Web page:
- Associated Press - Saturday, December 1, 2018

YANKTON, S.D. (AP) - A local man risked a dangerous, life-saving surgery to be able to have more time with his family.

Jim Robinson of Yankton recently underwent a dangerous surgery to have a heart assist device implanted in his failing heart.

He has a condition called cardiomyopathy, in which the heart muscles weaken to the point where they no longer function. Robinson has been aware of the condition for some time and said that his doctor told him that his heart muscles were at 17 percent when he had the surgery.

Ultimately, people with cardiomyopathy will need a new heart, but a device can be installed surgically to help the heart along until a new one can be implanted.

“They put an LVAD in me - that’s ‘left-ventricular-assist device,’” Robinson told the Yankton Daily Press & Dakotan . “The doctor, Dr. Timothy Irwin (a cardiologist at Yankton Medical Clinic), started talking about one of these three years ago because of the way my heart was deteriorating. I didn’t want to do a heart transplant because I was too old, so he started talking about one of these. I started looking on the internet and it scared the hell out of me.”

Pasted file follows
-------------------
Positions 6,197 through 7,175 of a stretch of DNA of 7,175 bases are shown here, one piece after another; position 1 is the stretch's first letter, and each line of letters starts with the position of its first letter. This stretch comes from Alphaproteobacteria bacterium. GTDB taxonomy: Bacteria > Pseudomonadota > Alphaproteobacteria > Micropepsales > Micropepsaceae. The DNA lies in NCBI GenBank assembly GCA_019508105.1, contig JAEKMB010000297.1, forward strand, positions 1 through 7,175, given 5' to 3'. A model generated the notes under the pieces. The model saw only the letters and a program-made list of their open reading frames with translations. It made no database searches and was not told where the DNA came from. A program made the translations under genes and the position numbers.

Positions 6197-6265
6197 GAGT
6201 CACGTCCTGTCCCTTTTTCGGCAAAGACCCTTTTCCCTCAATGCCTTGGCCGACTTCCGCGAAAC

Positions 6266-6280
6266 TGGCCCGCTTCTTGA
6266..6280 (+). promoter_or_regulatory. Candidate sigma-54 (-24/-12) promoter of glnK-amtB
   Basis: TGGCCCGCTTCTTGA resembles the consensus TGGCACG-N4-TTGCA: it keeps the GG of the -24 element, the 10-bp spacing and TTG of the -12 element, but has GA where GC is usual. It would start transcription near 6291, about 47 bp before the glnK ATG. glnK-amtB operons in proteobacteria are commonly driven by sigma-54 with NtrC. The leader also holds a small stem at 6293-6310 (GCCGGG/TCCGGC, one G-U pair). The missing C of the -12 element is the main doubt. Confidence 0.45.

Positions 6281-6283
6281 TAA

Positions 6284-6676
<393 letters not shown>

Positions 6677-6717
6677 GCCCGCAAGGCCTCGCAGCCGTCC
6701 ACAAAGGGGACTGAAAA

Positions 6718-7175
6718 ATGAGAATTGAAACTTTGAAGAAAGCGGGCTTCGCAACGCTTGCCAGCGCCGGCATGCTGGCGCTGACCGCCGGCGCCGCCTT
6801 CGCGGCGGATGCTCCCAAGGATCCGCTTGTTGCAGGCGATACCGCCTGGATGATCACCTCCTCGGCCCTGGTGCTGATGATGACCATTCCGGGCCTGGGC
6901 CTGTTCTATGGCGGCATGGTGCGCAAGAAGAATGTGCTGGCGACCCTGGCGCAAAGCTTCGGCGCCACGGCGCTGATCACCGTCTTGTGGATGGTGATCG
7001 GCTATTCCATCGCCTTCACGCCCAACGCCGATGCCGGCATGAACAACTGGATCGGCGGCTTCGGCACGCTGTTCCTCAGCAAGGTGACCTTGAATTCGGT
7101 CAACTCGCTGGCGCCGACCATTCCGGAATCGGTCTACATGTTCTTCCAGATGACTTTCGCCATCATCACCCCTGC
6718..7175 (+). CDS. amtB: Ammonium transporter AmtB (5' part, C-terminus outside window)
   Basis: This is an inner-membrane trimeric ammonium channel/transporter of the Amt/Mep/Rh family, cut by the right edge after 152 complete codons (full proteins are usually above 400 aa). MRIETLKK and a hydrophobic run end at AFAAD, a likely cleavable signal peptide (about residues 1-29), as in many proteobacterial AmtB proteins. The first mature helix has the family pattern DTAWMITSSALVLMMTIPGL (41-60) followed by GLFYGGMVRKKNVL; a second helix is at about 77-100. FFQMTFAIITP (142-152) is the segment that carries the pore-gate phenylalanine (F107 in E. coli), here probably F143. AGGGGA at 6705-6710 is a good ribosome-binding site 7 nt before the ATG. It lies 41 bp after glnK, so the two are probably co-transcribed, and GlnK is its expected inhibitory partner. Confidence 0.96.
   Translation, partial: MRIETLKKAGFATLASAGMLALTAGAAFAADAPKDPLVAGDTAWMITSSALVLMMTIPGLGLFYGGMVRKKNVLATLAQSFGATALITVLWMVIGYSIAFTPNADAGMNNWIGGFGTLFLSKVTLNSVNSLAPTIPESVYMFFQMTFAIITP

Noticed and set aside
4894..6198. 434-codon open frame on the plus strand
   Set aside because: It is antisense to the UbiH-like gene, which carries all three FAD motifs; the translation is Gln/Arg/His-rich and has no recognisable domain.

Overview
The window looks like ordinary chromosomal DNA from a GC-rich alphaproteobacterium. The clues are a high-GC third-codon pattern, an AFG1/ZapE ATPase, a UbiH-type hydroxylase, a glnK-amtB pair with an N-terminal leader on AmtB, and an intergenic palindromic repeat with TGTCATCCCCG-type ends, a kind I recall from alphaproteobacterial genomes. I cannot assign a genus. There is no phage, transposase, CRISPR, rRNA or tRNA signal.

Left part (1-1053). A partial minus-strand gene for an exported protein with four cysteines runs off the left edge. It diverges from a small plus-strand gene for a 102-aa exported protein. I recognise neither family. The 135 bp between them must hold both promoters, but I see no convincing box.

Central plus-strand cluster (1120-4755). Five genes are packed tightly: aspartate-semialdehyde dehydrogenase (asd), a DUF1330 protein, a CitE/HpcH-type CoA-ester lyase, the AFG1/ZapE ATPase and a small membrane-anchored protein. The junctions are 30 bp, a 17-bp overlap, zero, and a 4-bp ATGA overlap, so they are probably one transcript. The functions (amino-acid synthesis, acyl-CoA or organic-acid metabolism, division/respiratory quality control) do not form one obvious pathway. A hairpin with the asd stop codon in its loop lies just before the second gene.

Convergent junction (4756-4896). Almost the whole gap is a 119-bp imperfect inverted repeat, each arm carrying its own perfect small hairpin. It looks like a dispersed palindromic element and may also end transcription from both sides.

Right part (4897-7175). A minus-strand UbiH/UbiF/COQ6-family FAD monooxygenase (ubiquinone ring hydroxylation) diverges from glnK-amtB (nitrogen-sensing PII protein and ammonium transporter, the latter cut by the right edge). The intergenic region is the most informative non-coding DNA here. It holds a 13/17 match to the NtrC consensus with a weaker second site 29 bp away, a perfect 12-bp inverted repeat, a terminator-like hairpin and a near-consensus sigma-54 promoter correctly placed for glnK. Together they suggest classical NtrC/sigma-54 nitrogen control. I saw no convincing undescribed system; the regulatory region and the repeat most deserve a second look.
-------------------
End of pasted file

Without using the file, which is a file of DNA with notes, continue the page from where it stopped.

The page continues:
Robinson explained that cardiac issues run in the family.

“It’s genetic. I had a brother that had it, too,” Robinson said. “My dad, he had bypass surgery back in the ‘70s and I had a brother, my oldest brother, he did have a heart transplant and he lived for 20 years. My other brother, who is still living, he is 80 now, he had to have bypass surgery. So our father left us with bad hearts.”

Robinson was referred to the Nebraska Medical Center in Omaha, and Dr. John Y. Um.

Robinson went through all the regular testing and some additional testing to see if he qualified for the newest, third-generation LVAD.

“It’s quite a procedure,” Robinson said. “When I went down for testing, I went through three days of different testing, and if there’s a test I didn’t do, I don’t know what it is - maybe a test for pregnancy.”

Robinson qualified for the surgery and the newest model LVAD.